Based on a recent report from Florida’s Office of Demographic & Economic Research (EDR), for every dollar spent on VISIT FLORIDA, the state of Florida received 3 dollars and 27 cents back in tax revenue.
Though VISIT FLORIDA has always ranked high in this report, which is released every three years and conducted completely independently from our organization, this is the highest return on investment that’s ever been calculated. For comparison, EDR defines anything over 1:1 as a good investment.
In addition, the report also noted that VISIT FLORIDA’s programming has contributed nearly $16 billion to Florida’s real GDP, $12.5 billion in real Disposable Personal Income, $744 million in state revenue, and an additional 25,000 jobs every year over the past three years.
These findings just further illustrate the tremendous value of VISIT FLORIDA and the positive impact we have on every Florida taxpayer.
As we continue our recovery, VISIT FLORIDA’s work has never been more important for delivering the visitors our state depends on.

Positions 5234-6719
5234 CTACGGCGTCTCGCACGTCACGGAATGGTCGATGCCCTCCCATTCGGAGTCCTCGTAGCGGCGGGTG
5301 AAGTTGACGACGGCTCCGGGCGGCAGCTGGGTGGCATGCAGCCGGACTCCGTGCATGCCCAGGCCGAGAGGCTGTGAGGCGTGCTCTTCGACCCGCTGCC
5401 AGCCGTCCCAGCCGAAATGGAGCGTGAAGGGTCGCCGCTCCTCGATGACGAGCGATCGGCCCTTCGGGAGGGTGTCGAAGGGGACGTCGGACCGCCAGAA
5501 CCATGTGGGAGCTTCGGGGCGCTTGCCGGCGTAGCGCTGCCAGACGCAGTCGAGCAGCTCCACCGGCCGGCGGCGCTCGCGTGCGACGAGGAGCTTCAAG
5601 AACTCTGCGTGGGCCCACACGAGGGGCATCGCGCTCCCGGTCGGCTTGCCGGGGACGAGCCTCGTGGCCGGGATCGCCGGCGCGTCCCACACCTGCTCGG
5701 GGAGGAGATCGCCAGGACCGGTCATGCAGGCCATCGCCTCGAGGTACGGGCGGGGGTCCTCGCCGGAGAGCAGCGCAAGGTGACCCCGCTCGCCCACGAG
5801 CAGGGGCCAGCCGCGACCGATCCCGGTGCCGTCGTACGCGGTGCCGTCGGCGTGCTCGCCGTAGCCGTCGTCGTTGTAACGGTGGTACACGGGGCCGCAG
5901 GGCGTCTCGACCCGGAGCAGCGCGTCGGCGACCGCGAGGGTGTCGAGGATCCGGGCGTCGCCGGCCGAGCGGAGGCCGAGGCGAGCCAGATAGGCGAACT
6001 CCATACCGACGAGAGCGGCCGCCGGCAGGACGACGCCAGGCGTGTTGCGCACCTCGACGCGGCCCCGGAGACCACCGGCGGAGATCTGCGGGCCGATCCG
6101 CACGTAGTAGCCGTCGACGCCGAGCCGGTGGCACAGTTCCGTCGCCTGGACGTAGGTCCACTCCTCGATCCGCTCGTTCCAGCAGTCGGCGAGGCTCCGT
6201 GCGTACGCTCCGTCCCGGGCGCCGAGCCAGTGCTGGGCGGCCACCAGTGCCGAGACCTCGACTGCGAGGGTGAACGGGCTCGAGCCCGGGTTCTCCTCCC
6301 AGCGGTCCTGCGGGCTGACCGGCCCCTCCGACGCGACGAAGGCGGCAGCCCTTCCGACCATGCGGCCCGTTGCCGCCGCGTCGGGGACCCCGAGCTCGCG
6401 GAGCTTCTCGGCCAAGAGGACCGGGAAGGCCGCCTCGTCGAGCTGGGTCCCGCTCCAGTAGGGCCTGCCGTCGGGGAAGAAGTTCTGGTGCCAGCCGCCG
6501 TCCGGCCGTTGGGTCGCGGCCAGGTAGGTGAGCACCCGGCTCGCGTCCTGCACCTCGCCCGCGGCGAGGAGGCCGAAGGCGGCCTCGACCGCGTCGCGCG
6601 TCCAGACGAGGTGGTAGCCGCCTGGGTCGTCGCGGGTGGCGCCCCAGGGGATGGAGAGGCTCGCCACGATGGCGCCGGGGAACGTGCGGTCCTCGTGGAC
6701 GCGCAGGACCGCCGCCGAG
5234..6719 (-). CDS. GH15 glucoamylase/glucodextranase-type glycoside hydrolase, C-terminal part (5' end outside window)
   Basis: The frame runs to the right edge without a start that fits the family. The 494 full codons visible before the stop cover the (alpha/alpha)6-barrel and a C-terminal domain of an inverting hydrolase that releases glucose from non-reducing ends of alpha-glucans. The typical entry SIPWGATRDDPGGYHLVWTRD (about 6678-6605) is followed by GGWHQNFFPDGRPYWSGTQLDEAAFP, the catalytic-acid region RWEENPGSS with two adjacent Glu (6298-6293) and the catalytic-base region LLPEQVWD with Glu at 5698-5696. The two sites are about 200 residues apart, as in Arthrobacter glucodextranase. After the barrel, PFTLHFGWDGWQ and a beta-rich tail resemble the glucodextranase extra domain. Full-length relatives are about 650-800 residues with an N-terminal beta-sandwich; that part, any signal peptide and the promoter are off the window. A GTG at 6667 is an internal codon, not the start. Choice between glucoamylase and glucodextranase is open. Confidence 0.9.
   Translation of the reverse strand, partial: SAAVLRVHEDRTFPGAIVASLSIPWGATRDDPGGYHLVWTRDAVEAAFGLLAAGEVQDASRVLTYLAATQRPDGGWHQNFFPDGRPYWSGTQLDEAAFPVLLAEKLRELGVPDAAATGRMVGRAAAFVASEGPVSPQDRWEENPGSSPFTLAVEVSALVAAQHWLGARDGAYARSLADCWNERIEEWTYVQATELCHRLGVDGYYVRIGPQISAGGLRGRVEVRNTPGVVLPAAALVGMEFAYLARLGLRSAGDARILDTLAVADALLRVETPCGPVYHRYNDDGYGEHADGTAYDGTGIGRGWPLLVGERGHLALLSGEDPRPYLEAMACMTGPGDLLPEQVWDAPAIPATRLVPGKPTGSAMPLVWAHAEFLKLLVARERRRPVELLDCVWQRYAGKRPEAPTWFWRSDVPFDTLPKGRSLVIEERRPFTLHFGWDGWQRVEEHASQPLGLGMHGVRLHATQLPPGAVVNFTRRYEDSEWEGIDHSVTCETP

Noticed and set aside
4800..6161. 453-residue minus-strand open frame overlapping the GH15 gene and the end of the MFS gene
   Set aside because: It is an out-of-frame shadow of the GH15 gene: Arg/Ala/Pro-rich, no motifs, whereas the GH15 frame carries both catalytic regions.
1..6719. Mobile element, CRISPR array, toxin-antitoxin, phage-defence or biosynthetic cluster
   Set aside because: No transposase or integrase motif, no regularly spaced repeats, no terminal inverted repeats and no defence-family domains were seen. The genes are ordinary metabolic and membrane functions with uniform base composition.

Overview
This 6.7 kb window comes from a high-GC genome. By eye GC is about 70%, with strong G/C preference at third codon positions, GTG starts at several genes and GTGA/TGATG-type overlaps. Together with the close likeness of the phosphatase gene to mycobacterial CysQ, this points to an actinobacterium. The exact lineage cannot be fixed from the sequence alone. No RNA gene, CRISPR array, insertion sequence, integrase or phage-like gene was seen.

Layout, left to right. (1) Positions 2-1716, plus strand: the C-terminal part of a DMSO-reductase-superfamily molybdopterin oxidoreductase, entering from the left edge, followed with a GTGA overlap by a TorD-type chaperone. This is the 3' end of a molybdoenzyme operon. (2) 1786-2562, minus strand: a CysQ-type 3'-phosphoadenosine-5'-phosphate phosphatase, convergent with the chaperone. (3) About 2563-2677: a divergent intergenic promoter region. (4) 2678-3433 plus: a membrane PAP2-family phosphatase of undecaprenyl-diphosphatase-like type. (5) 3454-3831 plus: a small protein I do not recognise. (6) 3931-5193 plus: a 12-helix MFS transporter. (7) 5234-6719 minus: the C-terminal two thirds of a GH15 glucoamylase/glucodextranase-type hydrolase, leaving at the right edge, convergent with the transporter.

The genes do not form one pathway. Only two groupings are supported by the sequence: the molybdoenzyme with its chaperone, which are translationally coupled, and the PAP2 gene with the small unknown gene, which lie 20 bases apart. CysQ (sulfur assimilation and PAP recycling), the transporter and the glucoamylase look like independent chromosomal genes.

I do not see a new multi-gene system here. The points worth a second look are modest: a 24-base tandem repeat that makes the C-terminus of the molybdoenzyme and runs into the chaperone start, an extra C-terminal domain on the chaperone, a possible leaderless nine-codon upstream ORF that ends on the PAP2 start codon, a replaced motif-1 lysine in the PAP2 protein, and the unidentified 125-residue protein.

Does Visit Florida have a plan to help the industry recover once the pandemic is behind us? Can you share some of the details of that plan and how it is being (or will be) rolled out?
As the pandemic was first unfolding this past spring, VISIT FLORIDA began developing a tourism recovery plan that was built upon continuous evaluation of public health data and travel-related metrics to determine when and how to implement it. Our research told us that, initially, people would be most comfortable traveling close to home.
This culminated in the launch of the first phase of our rebound plan in late August with an in-state travel campaign. Marketing within our borders was something that we’ve never done before, but was an important first step for restarting tourism.
In October, we expanded our efforts to key domestic drive markets within 700 miles. Highlighting the endless safe vacation opportunities that can be enjoyed year-round in Florida, both campaigns were tremendously successful, accruing over 600 million impressions and aligning with a 73% uptick in visitation in Q3 from Q2 2020.
In the coming weeks, we’ll be debuting advertisements in previously untapped markets in the Western US, including California, Oregon, and Washington, and then internationally, once restrictions ease.
Has Visit Florida been doing any kind of ongoing consumer research during the pandemic? If it has, what kind of intelligence is it getting back? Has the global pandemic changed consumer attitudes to travel? Can you share some of that intelligence with CTP’s readers?